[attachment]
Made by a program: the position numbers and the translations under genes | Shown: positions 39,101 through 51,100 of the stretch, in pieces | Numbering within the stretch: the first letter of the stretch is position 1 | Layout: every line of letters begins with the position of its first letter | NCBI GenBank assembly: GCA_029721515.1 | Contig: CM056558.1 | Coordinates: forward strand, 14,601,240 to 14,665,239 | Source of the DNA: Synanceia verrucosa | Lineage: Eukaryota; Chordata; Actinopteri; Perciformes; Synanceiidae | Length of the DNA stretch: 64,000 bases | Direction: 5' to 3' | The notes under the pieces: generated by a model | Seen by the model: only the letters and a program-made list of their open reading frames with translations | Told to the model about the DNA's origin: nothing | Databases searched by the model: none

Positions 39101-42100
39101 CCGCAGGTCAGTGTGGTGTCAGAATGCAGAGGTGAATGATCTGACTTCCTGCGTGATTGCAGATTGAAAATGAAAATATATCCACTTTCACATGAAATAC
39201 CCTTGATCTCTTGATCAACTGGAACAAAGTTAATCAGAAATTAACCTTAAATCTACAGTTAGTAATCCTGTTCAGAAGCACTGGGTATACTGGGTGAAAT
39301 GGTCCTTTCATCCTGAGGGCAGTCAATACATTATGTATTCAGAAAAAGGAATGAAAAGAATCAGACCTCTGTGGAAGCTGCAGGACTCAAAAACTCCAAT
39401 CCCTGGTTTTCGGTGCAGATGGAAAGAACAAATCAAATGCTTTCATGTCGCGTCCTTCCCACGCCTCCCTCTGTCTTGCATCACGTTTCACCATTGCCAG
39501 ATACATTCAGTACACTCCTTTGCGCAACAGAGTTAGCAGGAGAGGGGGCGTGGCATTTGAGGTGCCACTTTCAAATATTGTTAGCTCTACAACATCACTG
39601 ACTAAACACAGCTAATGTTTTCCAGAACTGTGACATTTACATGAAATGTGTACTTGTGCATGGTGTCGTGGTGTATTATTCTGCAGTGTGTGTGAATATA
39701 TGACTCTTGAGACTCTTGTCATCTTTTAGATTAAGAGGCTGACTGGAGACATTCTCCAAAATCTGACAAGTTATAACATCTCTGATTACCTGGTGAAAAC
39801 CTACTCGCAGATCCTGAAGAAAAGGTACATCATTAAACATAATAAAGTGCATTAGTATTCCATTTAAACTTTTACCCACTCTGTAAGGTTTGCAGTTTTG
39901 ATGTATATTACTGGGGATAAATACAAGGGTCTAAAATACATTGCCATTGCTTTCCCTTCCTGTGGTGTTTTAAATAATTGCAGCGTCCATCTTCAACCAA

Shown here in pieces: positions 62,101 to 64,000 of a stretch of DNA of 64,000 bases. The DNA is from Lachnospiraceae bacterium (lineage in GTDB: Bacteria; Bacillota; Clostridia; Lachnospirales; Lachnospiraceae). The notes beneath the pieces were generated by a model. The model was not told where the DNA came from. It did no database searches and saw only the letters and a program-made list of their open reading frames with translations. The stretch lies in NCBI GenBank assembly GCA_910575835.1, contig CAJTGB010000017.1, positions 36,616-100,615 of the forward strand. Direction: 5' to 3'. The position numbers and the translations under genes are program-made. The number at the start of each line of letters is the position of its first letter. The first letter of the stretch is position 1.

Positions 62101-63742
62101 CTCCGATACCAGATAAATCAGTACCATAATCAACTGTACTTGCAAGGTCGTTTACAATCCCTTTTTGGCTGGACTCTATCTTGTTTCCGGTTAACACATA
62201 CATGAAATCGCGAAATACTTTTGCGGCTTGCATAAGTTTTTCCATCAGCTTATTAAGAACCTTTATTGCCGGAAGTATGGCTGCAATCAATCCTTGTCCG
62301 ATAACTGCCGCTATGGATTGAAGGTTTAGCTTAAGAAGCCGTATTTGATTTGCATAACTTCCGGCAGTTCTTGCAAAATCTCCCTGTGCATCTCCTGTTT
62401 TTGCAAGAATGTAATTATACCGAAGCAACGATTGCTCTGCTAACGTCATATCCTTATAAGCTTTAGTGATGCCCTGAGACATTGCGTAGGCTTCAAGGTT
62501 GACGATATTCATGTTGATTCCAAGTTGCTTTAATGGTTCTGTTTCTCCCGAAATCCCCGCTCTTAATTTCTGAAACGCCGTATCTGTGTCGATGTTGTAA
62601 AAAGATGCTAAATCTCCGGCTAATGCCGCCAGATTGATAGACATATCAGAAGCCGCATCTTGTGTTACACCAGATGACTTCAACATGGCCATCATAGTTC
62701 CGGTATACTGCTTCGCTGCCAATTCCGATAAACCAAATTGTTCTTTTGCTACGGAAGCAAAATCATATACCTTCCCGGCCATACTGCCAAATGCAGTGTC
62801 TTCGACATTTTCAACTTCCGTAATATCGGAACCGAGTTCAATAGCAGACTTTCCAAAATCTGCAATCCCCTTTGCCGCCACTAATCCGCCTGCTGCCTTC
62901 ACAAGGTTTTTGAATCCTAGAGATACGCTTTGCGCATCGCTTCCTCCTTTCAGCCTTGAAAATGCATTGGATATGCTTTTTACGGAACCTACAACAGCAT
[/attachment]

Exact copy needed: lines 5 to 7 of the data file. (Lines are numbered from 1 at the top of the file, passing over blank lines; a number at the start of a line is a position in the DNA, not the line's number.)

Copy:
39301 GGTCCTTTCATCCTGAGGGCAGTCAATACATTATGTATTCAGAAAAAGGAATGAAAAGAATCAGACCTCTGTGGAAGCTGCAGGACTCAAAAACTCCAAT
39401 CCCTGGTTTTCGGTGCAGATGGAAAGAACAAATCAAATGCTTTCATGTCGCGTCCTTCCCACGCCTCCCTCTGTCTTGCATCACGTTTCACCATTGCCAG
39501 ATACATTCAGTACACTCCTTTGCGCAACAGAGTTAGCAGGAGAGGGGGCGTGGCATTTGAGGTGCCACTTTCAAATATTGTTAGCTCTACAACATCACTG